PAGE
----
3) Kuyt @ Everton… both penalties.
Any Merseyside Derby is an important fixture, but revenge made this one particularly necessary to do well in. The season before, Liverpool lost 0-3 at Goodison Park, and a similar humiliation would not go down well with the players or the supporters. Down 0-1 to a Hyypia own-goal (which is quite rare), the Reds found themselves up Poop Creek without a paddle. Steven Gerrard won a penalty for the Reds, though, and oddly enough Dirk Kuyt stepped up to take the strike. He took it magnificently, and it was 1-1. In the dying seconds of the match, Phil Neville’s goalmouth hand ball denied a clear Lucas goal, and Kuyt was able to step up to the spot in order to take home the three points in a crucial derby… and he struck it JUST well enough to give us the victory. Cue insane celebrations.
2) Kuyt v. Inter Milan
The home match against Inter Milan was a classic example of complete and utter domination without anything to show for it. Chance after chance fell our way, and chance after chance went begging. But on 85 minutes, this all changed when Dirk Kuyt was found with space inside the 18 with an arrowed right footer that he slammed into the ground and off of Maicon, which deflected into the top corner. The strike was on target, but Kuyt was lucky to score. Lady luck is needed in a lot of big matches, though, so I will take nothing away from him. It was a VERY critical goal in this encounter. Well done, son! You just helped us upset a club who hadn’t lost in over 30 matches!
1) Gerrard (pen) v. Arsenal
What is it about Liverpool and penalties? It seems as if they always come our way in the big moment, and that we always score them. Put one of our lads in an England shirt and that disappears, but put them in the red of Liverpool and the goal seems to have a magnet drawing it towards the back of the net. In this case, Liverpool were at 2-2 against Arsenal and a miss with this penalty after 88 minutes would lead to being knocked out of the competition. With nerves of steel and veins that were flowing with pure ice water, Stevie G tucked away the penalty high into the corner, JUST out of the reach of Almunia. The Kop, Gerrard, yours truly, and millions of Liverpool supporters went absolutely ape. We had done it again!
SIGNINGS AND DEPARTURES
The big story in the summer of 2007-2008 was clearly that of Fernando Torres. It wasn’t the longest courtship, which was nice, and he was signed on within days of the intensified speculation. The signing became an instant success, with Torres playing very well during pre-season and netting many goals right off of the bat.
Other signings in the summer included Lucas Leiva, who was to be eased in, and also Benayoun and Babel. Andriy Voronin came on as a free, which was for the best as it turned out, and we also signed a promising youngster in Emiliano Insua, who was also to be brought on very slowly.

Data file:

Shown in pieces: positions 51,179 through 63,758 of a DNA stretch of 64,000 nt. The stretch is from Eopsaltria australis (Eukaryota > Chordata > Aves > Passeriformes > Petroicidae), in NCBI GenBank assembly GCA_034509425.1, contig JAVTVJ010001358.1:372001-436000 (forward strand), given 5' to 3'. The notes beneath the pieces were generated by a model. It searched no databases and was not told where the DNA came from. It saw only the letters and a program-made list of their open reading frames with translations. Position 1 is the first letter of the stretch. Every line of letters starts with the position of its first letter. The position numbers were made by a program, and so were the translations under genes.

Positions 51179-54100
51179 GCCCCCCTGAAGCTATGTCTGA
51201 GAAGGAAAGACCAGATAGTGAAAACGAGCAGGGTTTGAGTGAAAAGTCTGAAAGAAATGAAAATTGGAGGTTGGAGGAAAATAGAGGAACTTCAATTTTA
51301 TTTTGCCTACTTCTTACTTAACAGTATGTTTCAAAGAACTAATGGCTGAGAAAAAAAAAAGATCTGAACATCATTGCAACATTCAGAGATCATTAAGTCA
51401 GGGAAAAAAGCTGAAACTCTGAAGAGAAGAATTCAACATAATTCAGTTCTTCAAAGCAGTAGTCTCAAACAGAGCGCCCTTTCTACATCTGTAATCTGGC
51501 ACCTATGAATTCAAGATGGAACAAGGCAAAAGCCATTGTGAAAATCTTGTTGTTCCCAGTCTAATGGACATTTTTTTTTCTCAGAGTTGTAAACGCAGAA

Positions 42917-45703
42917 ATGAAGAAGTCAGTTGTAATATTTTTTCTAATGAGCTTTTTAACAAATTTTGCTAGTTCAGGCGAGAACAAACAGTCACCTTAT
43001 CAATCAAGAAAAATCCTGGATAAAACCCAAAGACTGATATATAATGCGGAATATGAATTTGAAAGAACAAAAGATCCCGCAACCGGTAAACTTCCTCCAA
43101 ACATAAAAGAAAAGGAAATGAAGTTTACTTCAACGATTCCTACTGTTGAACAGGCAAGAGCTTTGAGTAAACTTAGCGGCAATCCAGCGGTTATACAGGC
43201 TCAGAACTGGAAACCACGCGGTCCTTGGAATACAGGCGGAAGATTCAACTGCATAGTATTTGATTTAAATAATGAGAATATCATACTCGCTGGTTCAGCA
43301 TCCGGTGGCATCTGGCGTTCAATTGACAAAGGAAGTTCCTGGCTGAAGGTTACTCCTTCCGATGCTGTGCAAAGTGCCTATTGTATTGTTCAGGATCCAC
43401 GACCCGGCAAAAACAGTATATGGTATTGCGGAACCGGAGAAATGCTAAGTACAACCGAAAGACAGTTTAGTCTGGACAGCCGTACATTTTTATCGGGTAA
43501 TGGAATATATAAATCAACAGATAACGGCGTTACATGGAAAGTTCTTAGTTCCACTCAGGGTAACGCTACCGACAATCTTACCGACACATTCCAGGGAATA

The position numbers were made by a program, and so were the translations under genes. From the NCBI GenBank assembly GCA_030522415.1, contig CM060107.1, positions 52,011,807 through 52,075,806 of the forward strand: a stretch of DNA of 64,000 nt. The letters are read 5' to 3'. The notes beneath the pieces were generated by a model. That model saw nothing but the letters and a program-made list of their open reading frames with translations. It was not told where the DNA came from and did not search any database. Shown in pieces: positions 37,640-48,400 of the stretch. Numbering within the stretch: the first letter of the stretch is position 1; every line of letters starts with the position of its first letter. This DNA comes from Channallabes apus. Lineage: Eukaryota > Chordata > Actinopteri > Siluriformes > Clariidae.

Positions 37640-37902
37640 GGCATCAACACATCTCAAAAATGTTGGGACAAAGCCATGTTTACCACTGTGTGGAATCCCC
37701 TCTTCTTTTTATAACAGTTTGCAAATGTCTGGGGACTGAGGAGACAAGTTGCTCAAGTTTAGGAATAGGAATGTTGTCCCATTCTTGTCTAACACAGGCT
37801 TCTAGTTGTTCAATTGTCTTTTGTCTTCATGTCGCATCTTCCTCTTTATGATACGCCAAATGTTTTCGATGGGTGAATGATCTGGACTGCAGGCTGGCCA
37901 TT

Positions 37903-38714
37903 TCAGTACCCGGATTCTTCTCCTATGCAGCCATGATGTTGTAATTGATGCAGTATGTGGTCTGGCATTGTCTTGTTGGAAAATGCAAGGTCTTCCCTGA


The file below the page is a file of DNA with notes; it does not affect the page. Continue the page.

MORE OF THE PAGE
Of all of the transfer summers up to this point for Rafa, you’d have to say that this one was perhaps his best other than his first summer of Garcia and Alonso. And then, to top it all off, he went and got Martin Skrtel from Zenit St. Petersburg. Skrtel has been an incredible success, and it just goes to show that Rafa is starting to nail the whole “good signings” thing.
Departures over the summer of 2007-2008 were quite minimal, as it turned out. Rafa did well to ship out the deadwood, as Craig Bellamy was off to West Ham, Mark Gonzalez found his way to Real Betis, and Bolo Zenden was heading to Marseille. From the category of “nearly legend,” Luis Garcia and Jerzy Dudek were also on their way out, both of whom were heading to Spain. Luis Garcia was a sad departure, but the writing was on the wall as it was clear he did not have a natural position other than Gerrard’s… and he just wasn’t fitting in with the new scheme. He had played his part over the first few seasons, though, and will never be forgotten for the short impact he had with us. Dudek, as well, played a memorable role at the club, saving some incredible shots from Shevchenko in Istanbul, including the last penalty in the shootout. He may not have been the most reliable keeper, but he was a nice bloke and his time at the club will be looked back at with some fondness.
Then there was the departure of Robbie Fowler, who was a surprise signing a year and a half earlier. His time was clearly up, but he was finally able to get the proper farewell on the last day of the 2006-2007 season. His next stop would be Cardiff, and Liverpool were lucky to be drawn against them later in the League Cup!
Come the winter time, we would also say goodbye to Momo Sissoko, who had an incredibly successful first season, but a lack of class became quite evident and it was imperative that we improve on that position. And, on a less climatic note, Cisse’s loan at Marseille came to an end and they signed him permanently. And Paletta left. Nobody noticed.
TOP 5 PLAYERS
5) Javier Mascherano